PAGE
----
Concept proposal for the adolescent dining/recreation room. Image by Dress for the Weather.
Concept proposal for the adolescent dining/recreation room. Image by Dress for the Weather.

A strong preference for an exclusive adolescent space within the new hospital has been identified through consultation with young people. Design team Dress for the Weather have received an extended commission to enhance the interior design of two exclusive adolescent spaces.

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CAMHS enhanced group areas and bedrooms: Projects Office

Dressed for the Weather CAMHS research drawing

The Child and Adolescent Mental Health Services department will be on the ground floor of the new hospital, with access to several external courtyards. Design team Projects Office have been appointed to enhance the interior design of the communal areas as well as to create opportunities for patients to personalise their bedrooms during their stay. The team have undertaken lengthy engagement with patients, families and staff, facilitated by artist James Leadbitter. One key theme that emerged as a common response to the question ‘What does good mental health feel like?’ was the environment of the seaside and coast. Projects Office have worked to develop a design which centres around this theme.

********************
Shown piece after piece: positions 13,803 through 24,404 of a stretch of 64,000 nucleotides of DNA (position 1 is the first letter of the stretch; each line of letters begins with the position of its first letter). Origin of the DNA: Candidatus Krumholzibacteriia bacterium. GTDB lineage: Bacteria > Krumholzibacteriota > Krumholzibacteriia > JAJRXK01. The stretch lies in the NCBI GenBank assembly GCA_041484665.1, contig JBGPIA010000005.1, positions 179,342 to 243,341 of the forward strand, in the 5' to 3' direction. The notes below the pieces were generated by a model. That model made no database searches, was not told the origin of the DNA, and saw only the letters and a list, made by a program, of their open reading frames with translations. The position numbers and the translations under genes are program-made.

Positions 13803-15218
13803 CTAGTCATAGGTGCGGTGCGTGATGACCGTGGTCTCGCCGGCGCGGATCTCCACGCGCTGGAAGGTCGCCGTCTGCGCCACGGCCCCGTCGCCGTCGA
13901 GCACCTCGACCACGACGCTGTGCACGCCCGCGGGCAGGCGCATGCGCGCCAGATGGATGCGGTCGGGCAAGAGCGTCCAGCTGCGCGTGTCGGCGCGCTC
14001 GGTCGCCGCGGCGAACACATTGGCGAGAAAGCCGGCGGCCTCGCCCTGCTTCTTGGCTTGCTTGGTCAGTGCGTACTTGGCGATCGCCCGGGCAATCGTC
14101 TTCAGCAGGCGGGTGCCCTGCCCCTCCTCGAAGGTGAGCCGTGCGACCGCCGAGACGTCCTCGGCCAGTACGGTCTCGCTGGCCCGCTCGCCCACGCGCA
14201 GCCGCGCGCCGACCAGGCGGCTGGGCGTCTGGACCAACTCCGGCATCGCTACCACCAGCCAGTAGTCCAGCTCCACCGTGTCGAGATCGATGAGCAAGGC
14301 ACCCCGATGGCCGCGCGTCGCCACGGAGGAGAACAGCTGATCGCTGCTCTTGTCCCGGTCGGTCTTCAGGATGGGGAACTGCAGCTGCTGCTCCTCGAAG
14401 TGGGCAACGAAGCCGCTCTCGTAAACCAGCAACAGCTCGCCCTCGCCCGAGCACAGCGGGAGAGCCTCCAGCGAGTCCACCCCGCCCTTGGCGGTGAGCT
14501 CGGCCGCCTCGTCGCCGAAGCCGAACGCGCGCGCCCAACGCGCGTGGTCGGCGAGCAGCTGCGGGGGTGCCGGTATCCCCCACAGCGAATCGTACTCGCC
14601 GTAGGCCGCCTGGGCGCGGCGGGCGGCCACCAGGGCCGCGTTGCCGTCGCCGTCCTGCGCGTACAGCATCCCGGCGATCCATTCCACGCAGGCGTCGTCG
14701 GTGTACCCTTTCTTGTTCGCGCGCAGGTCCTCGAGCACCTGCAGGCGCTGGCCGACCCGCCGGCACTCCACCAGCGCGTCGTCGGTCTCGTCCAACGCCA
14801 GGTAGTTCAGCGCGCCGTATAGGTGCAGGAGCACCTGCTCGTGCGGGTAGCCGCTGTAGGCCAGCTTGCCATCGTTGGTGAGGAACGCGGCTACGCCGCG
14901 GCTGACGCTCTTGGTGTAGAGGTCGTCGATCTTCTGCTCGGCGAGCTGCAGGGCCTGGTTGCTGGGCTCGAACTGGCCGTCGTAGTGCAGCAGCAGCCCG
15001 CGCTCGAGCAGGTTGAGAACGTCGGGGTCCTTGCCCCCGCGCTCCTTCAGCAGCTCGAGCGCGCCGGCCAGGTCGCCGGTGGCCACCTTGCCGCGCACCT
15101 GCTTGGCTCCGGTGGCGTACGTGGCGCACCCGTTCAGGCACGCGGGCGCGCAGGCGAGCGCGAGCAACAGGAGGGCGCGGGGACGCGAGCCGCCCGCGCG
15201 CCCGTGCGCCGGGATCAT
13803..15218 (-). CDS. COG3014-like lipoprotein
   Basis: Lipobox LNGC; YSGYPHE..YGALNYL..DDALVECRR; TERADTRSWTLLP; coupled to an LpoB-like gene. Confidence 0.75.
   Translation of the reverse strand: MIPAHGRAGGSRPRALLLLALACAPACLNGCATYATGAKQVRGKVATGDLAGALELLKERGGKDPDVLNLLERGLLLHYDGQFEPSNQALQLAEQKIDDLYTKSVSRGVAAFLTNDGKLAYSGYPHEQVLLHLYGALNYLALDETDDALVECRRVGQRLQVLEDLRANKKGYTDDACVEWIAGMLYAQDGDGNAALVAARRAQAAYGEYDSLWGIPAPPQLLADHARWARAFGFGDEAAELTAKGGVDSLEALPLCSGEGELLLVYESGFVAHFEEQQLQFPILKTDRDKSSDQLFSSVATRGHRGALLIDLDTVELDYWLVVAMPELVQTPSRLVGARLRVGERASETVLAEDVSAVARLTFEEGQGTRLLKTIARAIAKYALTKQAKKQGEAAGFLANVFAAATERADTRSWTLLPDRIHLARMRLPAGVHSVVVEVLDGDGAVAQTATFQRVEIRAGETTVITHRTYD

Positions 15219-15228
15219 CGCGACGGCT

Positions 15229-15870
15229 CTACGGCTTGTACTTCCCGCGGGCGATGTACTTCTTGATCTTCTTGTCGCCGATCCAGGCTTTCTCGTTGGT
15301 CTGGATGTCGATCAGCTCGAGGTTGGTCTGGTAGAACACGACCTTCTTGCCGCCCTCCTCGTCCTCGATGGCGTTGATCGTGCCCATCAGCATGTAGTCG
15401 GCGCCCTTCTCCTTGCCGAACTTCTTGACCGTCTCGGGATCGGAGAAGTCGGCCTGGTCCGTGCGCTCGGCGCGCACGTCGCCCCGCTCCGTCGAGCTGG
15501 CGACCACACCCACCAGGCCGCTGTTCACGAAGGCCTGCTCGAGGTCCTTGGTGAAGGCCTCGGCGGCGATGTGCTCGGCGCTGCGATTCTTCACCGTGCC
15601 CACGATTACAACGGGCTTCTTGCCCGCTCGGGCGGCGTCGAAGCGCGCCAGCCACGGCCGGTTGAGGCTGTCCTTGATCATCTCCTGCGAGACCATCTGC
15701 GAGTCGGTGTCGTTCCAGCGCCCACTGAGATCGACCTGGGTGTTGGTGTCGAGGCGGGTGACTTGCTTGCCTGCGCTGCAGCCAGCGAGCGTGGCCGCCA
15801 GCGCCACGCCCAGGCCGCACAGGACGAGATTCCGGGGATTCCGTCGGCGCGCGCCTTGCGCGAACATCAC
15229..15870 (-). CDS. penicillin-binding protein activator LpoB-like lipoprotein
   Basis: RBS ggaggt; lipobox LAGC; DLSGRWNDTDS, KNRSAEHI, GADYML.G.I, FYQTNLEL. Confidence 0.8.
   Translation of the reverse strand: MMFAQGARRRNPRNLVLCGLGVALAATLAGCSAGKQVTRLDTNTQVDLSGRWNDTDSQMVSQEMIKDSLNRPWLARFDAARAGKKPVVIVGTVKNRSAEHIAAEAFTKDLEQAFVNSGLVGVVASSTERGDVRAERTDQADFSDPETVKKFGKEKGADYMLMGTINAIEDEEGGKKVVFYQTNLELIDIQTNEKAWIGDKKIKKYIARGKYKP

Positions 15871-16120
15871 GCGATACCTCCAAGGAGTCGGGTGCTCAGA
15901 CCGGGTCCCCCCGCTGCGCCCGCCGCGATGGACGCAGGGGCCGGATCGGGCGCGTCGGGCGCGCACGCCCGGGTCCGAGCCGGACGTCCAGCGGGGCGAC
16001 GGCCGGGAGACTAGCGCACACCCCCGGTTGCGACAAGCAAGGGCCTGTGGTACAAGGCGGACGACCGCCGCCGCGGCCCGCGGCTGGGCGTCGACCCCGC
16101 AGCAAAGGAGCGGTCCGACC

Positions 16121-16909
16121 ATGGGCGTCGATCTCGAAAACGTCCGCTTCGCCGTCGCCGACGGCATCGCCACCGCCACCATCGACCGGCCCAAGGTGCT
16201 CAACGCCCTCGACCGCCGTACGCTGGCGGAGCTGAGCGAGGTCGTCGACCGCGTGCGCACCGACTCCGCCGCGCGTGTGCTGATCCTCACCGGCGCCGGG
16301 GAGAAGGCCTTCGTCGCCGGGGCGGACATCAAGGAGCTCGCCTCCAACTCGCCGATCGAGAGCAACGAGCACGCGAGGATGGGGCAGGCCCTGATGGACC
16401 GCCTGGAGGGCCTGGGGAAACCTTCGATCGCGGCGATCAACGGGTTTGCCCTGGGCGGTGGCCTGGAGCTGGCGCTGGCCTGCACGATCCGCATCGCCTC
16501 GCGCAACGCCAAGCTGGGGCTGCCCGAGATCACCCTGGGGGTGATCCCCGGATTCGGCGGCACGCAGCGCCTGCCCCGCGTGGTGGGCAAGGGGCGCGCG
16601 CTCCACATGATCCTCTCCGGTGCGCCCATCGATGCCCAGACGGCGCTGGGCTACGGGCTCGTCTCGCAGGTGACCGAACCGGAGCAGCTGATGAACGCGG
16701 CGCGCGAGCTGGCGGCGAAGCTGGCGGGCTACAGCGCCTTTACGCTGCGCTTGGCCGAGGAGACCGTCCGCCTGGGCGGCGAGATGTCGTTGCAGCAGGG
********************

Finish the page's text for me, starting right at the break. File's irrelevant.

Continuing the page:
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RHSC and DCN interview rooms, sitting rooms and drop in centre: Dress for the Weather

Dress for the Weather Small Interview Room illustration

Design team Dress for the Weather have also been commissioned to develop an enhanced interior design strategy for the interview rooms, the sitting rooms within the new RHSC and DCN and also the RHSC drop-in centre. The interview rooms are an important and often sensitive environment, and the team have developed a subtle design which focuses on allowing users to feel both comfortable and secure. A theme has been developed for each of the sitting rooms, relating it to a more domestic counterpart. These include a games room, reading room, and solarium. The drop-in centre design is multi-functional, adaptable, homely, and will include bespoke patterns created with users and staff of the current service.